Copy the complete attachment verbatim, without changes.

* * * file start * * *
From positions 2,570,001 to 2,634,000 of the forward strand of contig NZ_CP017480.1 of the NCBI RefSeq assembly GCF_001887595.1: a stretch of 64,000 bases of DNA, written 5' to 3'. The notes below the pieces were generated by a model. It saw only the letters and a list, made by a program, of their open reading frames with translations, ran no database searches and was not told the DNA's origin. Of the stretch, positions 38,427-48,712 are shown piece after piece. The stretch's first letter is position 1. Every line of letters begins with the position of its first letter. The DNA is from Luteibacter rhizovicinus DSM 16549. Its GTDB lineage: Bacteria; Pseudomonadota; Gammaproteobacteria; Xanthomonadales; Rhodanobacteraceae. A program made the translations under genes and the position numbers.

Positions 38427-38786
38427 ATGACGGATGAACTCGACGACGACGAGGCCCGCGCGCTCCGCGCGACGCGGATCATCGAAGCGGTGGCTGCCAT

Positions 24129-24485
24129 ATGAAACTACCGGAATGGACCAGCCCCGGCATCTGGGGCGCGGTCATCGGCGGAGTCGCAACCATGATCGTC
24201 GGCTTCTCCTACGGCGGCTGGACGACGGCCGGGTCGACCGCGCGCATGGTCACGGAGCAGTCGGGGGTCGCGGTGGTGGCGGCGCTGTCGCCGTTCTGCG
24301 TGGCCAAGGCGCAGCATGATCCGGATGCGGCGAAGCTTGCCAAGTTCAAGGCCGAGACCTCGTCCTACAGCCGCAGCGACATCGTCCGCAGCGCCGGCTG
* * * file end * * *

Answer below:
From positions 2,570,001 to 2,634,000 of the forward strand of contig NZ_CP017480.1 of the NCBI RefSeq assembly GCF_001887595.1: a stretch of 64,000 bases of DNA, written 5' to 3'. The notes below the pieces were generated by a model. It saw only the letters and a list, made by a program, of their open reading frames with translations, ran no database searches and was not told the DNA's origin. Of the stretch, positions 38,427-48,712 are shown piece after piece. The stretch's first letter is position 1. Every line of letters begins with the position of its first letter. The DNA is from Luteibacter rhizovicinus DSM 16549. Its GTDB lineage: Bacteria; Pseudomonadota; Gammaproteobacteria; Xanthomonadales; Rhodanobacteraceae. A program made the translations under genes and the position numbers.

Positions 38427-38786
38427 ATGACGGATGAACTCGACGACGACGAGGCCCGCGCGCTCCGCGCGACGCGGATCATCGAAGCGGTGGCTGCCAT

Positions 24129-24485
24129 ATGAAACTACCGGAATGGACCAGCCCCGGCATCTGGGGCGCGGTCATCGGCGGAGTCGCAACCATGATCGTC
24201 GGCTTCTCCTACGGCGGCTGGACGACGGCCGGGTCGACCGCGCGCATGGTCACGGAGCAGTCGGGGGTCGCGGTGGTGGCGGCGCTGTCGCCGTTCTGCG
24301 TGGCCAAGGCGCAGCATGATCCGGATGCGGCGAAGCTTGCCAAGTTCAAGGCCGAGACCTCGTCCTACAGCCGCAGCGACATCGTCCGCAGCGCCGGCTG